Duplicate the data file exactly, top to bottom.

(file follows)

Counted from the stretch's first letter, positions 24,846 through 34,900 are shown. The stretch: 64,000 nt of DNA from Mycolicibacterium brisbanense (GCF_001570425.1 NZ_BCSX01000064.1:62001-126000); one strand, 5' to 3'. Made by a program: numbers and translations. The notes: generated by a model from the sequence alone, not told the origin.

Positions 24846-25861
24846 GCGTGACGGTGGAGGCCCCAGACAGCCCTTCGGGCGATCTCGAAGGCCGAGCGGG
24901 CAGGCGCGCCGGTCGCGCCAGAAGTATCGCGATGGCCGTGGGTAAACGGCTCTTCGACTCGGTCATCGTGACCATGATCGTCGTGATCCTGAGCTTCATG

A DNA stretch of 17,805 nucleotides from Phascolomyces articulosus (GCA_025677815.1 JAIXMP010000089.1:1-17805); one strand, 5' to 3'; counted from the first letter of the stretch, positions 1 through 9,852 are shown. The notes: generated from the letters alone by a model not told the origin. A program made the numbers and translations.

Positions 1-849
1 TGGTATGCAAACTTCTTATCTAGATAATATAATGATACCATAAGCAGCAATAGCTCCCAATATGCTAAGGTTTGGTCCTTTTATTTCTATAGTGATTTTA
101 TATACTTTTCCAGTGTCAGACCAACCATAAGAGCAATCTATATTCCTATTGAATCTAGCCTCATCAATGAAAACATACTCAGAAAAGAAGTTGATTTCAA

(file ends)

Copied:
Counted from the stretch's first letter, positions 24,846 through 34,900 are shown. The stretch: 64,000 nt of DNA from Mycolicibacterium brisbanense (GCF_001570425.1 NZ_BCSX01000064.1:62001-126000); one strand, 5' to 3'. Made by a program: numbers and translations. The notes: generated by a model from the sequence alone, not told the origin.

Positions 24846-25861
24846 GCGTGACGGTGGAGGCCCCAGACAGCCCTTCGGGCGATCTCGAAGGCCGAGCGGG
24901 CAGGCGCGCCGGTCGCGCCAGAAGTATCGCGATGGCCGTGGGTAAACGGCTCTTCGACTCGGTCATCGTGACCATGATCGTCGTGATCCTGAGCTTCATG

A DNA stretch of 17,805 nucleotides from Phascolomyces articulosus (GCA_025677815.1 JAIXMP010000089.1:1-17805); one strand, 5' to 3'; counted from the first letter of the stretch, positions 1 through 9,852 are shown. The notes: generated from the letters alone by a model not told the origin. A program made the numbers and translations.

Positions 1-849
1 TGGTATGCAAACTTCTTATCTAGATAATATAATGATACCATAAGCAGCAATAGCTCCCAATATGCTAAGGTTTGGTCCTTTTATTTCTATAGTGATTTTA
101 TATACTTTTCCAGTGTCAGACCAACCATAAGAGCAATCTATATTCCTATTGAATCTAGCCTCATCAATGAAAACATACTCAGAAAAGAAGTTGATTTCAA